What’s the solution, then? The solution, for me at least, is to do my best to maintain a life balance. If I feel negativity creeping up in my life, I do everything I can to address it head on. For me, addressing that negativity usually comes in the form of consciously setting aside time and energy for things that are important to me that I’m currently neglecting. Whether it’s a relationship or a hobby or something else, I make sure that I’m setting aside time for that thing, giving it the attention that it needs so that it is no longer a negative.
Letting a bad situation limp along in your life because you believe “it’ll get better soon” or “I can deal with it next week or next month” isn’t a solution because those outcomes never happen. If there’s something in your life that’s bothering you, deal with it now because the longer you let it sit, the more likely it is to become a lasting pattern that you just can’t get rid of.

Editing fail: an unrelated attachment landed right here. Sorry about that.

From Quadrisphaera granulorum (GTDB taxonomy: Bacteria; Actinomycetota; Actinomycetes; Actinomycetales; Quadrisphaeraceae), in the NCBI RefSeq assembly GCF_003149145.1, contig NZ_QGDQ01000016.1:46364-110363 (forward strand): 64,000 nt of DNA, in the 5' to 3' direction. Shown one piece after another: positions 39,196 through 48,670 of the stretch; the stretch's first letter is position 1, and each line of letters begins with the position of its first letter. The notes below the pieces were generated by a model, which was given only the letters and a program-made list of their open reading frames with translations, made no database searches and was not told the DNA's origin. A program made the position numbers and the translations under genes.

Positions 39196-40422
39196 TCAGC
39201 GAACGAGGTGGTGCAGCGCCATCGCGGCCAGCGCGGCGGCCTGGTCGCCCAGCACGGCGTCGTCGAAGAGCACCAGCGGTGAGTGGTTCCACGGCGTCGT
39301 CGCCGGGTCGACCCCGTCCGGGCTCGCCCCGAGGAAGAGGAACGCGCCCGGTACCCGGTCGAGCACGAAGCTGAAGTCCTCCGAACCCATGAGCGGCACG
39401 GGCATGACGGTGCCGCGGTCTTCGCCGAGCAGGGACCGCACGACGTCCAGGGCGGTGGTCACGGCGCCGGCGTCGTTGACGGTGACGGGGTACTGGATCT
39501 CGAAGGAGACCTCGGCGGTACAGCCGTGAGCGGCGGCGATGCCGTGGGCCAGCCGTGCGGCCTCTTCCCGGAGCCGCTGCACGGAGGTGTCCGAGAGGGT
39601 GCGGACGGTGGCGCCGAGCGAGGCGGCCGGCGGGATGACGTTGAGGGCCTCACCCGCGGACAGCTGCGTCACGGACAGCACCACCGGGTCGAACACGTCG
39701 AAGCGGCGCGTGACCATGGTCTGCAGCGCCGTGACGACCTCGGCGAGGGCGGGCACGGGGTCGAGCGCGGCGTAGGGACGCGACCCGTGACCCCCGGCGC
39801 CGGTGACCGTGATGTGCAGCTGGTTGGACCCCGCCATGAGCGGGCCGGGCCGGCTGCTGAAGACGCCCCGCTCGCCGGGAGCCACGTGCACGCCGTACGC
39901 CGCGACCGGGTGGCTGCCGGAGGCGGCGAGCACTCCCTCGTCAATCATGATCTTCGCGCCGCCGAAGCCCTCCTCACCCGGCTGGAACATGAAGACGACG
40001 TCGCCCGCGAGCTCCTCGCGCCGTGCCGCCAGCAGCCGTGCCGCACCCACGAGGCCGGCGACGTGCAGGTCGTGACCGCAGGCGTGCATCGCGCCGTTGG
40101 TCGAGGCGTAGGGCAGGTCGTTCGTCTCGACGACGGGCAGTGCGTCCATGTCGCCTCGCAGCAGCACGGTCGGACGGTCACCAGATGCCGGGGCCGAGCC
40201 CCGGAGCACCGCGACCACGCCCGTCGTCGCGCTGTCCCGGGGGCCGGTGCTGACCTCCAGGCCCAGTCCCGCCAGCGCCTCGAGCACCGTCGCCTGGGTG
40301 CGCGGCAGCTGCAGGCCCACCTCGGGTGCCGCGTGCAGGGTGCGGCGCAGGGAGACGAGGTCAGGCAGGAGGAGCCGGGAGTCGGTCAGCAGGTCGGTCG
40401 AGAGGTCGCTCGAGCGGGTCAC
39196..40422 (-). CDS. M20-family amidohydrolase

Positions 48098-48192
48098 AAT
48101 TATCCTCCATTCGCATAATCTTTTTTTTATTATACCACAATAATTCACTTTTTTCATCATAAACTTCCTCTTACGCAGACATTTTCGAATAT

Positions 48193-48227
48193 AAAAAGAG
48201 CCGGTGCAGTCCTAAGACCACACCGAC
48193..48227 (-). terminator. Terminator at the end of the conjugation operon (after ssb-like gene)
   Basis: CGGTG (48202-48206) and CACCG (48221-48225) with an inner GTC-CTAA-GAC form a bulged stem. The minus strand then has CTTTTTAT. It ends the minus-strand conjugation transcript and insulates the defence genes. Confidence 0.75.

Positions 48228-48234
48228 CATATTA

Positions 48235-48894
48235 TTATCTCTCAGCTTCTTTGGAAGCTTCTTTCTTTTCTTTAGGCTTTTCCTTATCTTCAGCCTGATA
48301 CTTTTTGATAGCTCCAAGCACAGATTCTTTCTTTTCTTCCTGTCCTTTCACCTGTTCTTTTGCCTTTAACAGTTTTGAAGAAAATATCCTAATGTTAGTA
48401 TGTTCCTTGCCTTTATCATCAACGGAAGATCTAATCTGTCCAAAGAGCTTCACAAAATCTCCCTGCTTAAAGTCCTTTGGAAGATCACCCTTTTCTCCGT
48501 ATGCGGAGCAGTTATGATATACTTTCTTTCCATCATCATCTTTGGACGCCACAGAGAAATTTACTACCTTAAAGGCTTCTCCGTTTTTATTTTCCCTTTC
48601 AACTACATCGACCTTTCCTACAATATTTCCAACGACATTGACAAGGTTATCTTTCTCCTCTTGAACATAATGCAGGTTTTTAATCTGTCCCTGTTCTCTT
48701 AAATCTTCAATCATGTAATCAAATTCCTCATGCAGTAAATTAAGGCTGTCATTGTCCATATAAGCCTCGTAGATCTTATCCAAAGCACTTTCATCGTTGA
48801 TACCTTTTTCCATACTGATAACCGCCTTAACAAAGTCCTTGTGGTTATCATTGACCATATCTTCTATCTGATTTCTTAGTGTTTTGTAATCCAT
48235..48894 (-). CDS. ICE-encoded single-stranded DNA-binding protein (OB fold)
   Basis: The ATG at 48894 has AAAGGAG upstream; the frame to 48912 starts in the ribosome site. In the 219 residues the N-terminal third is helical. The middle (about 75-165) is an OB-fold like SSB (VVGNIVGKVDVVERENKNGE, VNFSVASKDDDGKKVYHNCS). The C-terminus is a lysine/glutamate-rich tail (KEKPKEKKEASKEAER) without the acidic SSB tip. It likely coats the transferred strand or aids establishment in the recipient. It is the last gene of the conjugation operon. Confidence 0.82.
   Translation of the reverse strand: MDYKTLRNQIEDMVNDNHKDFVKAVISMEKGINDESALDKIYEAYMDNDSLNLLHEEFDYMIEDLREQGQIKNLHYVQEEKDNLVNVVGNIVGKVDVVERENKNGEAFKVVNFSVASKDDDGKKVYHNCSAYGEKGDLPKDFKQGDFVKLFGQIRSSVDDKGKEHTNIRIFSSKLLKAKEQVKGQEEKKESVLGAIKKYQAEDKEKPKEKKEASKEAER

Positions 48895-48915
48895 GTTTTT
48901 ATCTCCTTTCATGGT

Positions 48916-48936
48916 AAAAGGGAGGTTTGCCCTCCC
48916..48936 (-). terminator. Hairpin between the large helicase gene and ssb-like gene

Finally, give it time. Many of the solutions I describe here require time more than anything else. You might still feel jealousy in the moment, but if you don’t do things in response to that jealousy and instead give yourself some time to reflect on the state of your own life, why you feel that jealousy, and what areas of your own life are feeling negative right now, you’ll probably end up coming to some valuable conclusions that don’t involve spending a dime.
For me, a strong jealous response to something means that something is out of whack in my current life. Those things can be hard to figure out, especially in the moment. So, if you feel jealous, recognize that jealousy, but don’t act on it. Give it time. Try to figure out why you’re feeling jealous.
You may just find that the answer you needed was right there all along.
The post Balancing Your Financial Success and the Luxuries of Your Friends appeared first on The Simple Dollar.